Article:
Court of Appeal will today (Friday) pass judgement in a case in which BIFM Capital Investment Fund One is appealing a High Court ruling, which found nothing wrong with Botswana Building Society’s (BBS) decision to redeem the former’s shares in the society.
The highly anticipated judgement will bring to an end one of the biggest corporate litigations involving two multi-million entities that has been dragging on for over a year now. Last week Friday, BBS and BIFM Capital Investment Fund One and BBS lawyers spent close to two hours arguing before a panel of three judges why their respective clients should be heard.
In the contention is BBS’ decision to redeem BIFM Capital Investment Fund One’s P150 million worth of shares within a six-month notice that started in September 2011.
BIFM Capital Investment then took the matter to court but eventually lost the case with costs. In his judgement delivered on March 2012, High Court Judge Lot Moroka declared that the agreement between BBS and BIFM Investment Capital Fund One was null and void, as it contradicted the Botswana Building Society Act.
The current tussle between the two companies can be traced back to seven years ago after government pulled out of the society. In 2005, government of Botswana advised BBS of its intention to withdraw as one of BBS investors and subsequently sold its indefinite shares of P112 million to the society. BBS board decided to redeem government shares rather than let her sell them.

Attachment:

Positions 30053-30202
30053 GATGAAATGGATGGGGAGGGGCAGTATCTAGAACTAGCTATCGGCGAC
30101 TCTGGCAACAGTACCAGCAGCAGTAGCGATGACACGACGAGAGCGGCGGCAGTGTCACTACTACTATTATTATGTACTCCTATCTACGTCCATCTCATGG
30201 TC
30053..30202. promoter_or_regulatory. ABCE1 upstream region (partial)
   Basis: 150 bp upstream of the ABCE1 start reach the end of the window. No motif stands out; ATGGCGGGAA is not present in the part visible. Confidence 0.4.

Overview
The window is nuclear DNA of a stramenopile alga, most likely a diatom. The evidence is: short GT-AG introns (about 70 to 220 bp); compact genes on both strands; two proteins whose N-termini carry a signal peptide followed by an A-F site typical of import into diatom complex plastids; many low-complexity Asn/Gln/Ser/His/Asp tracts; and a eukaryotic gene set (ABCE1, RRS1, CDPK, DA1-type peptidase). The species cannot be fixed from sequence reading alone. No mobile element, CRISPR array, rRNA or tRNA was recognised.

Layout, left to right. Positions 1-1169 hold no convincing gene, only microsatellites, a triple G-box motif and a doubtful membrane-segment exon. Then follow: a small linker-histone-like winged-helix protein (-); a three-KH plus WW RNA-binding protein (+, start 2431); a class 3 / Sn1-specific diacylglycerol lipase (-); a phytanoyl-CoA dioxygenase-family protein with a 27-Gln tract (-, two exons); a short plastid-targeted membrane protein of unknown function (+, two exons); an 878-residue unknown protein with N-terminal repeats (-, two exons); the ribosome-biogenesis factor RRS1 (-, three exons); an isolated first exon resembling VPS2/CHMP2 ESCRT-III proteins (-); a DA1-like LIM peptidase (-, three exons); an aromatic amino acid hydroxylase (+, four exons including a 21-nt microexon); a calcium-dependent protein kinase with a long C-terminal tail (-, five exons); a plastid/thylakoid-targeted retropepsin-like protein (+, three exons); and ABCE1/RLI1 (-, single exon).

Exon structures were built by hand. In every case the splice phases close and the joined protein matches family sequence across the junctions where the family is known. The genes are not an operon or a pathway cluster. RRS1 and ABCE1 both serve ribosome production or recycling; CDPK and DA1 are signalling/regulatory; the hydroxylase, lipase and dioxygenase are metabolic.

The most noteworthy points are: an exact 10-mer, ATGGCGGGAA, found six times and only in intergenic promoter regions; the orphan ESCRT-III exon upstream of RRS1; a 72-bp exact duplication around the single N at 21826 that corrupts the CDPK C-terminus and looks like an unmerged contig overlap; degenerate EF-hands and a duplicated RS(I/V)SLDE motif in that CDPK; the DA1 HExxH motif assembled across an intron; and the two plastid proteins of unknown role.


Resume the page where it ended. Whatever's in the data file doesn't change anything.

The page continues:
“In order to do so it required finance from another investor and that is when the appellant entered the picture,” said BBS attorney, Advocate Antony Thompson Sc.
Before the appellant entered into the multi-million Pula deal, it demanded that any proposed investment should be long term in nature and it should pay a fixed rate of interest. BBS board agreed to the proposed deal. However, it later turned out that the agreement between BBS and BIFM Capital Investment One went against both the BBS rules and Building Society Act, which eventually led the former to redeem the latter’s shares six years later.
However, Advocate M du P der Nest Sc, who is instructed by Makuyana Legal Practice for the appeal, explained that at a meeting held on 5 September 2006 BBS Board of Directors resolved that the BIFM Investment shares are indefinite period shares, and that the “agreement between the appellant and the respondent remain valid.”
Meanwhile Thompson Sc pleaded with the court to dismiss the BIFM Capital appeal with costs. He said BBS had the power to redeem the shares because the agreements in question contravened the Society’s statutes.
“First, the Act provides that a society shall, inter alia, have the power from time to time to issue shares in such classes and denominations, with or without accumulating dividends, and with such preferential rights regarding dividends and capital and subject to such conditions of transfer and repayment as may be decided by the society in accordance with the rules,” he said.